As part of continuing efforts to revitalize downtown Prattville, the venue will contain a large multiuse pavilion, a covered stage for live performances, a canopy-covered seating area, a movie screen for shows and sporting events, multiuse space for recreational games, lighting, and a sound system.

The plan also calls for a pedestrian canopy-covered corridor along the bank building side and a one-way vehicle corridor next to the City Hall Annex, along with on-street parking and space for food trucks. The bank’s drive-through will be removed, along with a nearby vacant former grocery store building. A new entryway will be created leading into the area, as well as developing green space and a vegetative buffer for the stage. In addition, a new walking path with trees and seating.

Creating a rooftop venue in the former bank building is a concept being explored, however, at this point is an idea only, says Lisa Byrd, executive assistant to Prattville Mayor Bill Gillespie Jr. She added that “we have not verified the stability of the roof to accommodate a roof top experience.”

Though the project is a budgeted expense in the 2023-2024 City of Prattville Budget Capital Projects Fund, it will still require council action for construction. Goodwyn, Mills and Cawood created the project’s conceptional design.

“This project is about continuing the revitalization of downtown Prattville while providing a quality of place to offer diversified quality of life opportunities,” says Byrd. “Providing this type of family entertainment and recreational area, will encourage further urbanized living, business sustainability, easier walkability, and growth opportunities for all who choose to live, work, and play in historic downtown Prattville.”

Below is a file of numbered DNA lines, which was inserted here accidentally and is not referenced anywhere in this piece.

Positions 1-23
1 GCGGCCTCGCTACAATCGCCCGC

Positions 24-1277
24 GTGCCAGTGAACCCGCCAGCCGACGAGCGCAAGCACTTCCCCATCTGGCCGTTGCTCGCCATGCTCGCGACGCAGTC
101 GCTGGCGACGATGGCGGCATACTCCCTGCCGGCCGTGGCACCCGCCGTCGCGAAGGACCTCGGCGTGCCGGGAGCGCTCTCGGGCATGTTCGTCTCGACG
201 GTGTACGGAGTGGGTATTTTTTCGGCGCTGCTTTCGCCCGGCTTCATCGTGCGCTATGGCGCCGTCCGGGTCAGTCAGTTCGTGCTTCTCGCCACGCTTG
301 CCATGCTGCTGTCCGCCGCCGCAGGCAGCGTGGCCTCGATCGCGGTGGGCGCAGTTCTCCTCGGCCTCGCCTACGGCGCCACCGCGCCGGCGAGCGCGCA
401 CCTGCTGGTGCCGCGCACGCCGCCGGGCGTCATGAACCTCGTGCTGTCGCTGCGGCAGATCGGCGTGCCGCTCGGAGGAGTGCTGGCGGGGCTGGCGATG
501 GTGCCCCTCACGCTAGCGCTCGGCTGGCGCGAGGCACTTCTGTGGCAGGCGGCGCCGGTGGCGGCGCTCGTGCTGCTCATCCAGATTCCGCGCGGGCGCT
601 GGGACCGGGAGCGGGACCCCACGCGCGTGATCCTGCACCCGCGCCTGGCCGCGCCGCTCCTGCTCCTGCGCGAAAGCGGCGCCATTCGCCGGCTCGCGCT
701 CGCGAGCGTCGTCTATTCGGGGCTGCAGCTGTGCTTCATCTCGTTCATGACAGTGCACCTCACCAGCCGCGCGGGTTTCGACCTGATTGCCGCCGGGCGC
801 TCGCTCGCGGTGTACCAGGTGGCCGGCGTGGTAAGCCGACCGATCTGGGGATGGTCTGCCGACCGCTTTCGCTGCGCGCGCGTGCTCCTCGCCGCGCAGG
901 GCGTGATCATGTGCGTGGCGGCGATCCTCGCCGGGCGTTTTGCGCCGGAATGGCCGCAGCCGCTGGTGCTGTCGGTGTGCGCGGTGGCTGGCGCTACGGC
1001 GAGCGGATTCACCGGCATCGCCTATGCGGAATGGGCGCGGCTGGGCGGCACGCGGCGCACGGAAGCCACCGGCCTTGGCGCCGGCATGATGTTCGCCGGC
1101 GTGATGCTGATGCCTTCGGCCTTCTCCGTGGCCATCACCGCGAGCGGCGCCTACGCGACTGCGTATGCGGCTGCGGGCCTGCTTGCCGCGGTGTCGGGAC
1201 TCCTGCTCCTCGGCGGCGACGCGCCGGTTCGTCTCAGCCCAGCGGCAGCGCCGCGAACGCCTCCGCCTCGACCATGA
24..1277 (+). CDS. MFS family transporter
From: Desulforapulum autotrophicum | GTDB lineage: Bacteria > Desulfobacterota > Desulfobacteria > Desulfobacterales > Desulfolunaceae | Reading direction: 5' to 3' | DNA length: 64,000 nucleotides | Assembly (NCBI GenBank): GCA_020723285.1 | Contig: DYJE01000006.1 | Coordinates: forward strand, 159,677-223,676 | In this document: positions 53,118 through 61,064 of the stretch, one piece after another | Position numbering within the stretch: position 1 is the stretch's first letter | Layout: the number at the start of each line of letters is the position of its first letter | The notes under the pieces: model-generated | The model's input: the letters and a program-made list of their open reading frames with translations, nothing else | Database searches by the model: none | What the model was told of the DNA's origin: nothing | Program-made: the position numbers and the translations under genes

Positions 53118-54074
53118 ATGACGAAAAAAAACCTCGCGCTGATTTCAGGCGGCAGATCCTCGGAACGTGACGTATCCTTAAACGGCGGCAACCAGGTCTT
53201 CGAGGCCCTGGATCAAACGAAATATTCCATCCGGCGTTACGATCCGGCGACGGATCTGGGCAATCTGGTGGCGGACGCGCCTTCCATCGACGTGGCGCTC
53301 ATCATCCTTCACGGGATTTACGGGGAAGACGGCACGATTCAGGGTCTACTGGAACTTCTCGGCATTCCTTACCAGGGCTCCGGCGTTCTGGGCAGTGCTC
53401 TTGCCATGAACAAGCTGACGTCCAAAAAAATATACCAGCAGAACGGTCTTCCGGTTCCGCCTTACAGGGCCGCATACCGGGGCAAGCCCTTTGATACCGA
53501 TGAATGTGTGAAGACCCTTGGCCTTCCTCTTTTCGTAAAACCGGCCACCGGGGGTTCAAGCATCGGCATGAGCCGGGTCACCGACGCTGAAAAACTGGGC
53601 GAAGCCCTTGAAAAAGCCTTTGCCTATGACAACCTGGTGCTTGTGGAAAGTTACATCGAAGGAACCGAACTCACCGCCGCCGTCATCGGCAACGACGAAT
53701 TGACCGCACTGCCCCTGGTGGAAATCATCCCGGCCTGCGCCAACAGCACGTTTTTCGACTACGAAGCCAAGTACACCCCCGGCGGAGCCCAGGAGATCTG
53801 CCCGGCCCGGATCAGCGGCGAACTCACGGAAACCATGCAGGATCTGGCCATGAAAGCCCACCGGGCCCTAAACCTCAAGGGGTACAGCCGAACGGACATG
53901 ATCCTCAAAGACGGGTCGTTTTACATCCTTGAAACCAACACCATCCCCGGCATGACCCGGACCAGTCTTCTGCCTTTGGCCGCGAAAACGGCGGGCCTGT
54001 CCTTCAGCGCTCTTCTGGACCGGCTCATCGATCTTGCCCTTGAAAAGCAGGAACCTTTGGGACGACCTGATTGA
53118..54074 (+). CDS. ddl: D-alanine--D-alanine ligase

*Article Written by Jessica Armstrong and Images Courtesy of Goodwyn, Mills & Cawood

New Video Helps Tell DesignAlabama’s Story

The mission of DesignAlabama is to improve a community’s quality of life, but making that happen is easier said than done. It’s a complex process that requires extensive planning and citizen involvement, while bringing together policymakers, planners and design professionals to guide goals to fruition.

In other words, it’s a busy organization with a lot of irons in the fire. So, it makes sense to use multiple forms of communication to convey its many services. With that in mind, a new video is now available to fully share what DesignAlabama is all about.

Video vs text, which is more effective? While each has its place, video offers an added dimension by providing body language, verbal tone and other visual cues. More engaging and memorable than the use of text or images alone.

In the new DesignAlabama video, we see first-hand the dynamic interaction with those involved in its various programs. We meet them in downtown settings, in workshops and gathered around tables where design professionals bring ideas to life. In addition, we hear from several key players one-on-one who sit before the camera – officials whose communities have benefited and the design professionals who make their services available to those communities. We also get a look at the some of the architectural drawings they produce at these events.

The video was produced by Montgomery-based Copperwing, a creative team offering services in branding, marketing, and motion design. It’s a little over five minutes, which appears to be the sweet spot. Too short and the narrative wouldn’t be fully told. Too long and you risk losing the audience’s attention and weaken their retention.

Over the course of the last few years, DesignAlabama as an organization has evolved tremendously. This evolution has come about as a result of the organization recognizing a number of needs communities had across the state that were not being met regarding equitable and affordable planning and design, explains DesignAlabama Executive Director Gina Clifford.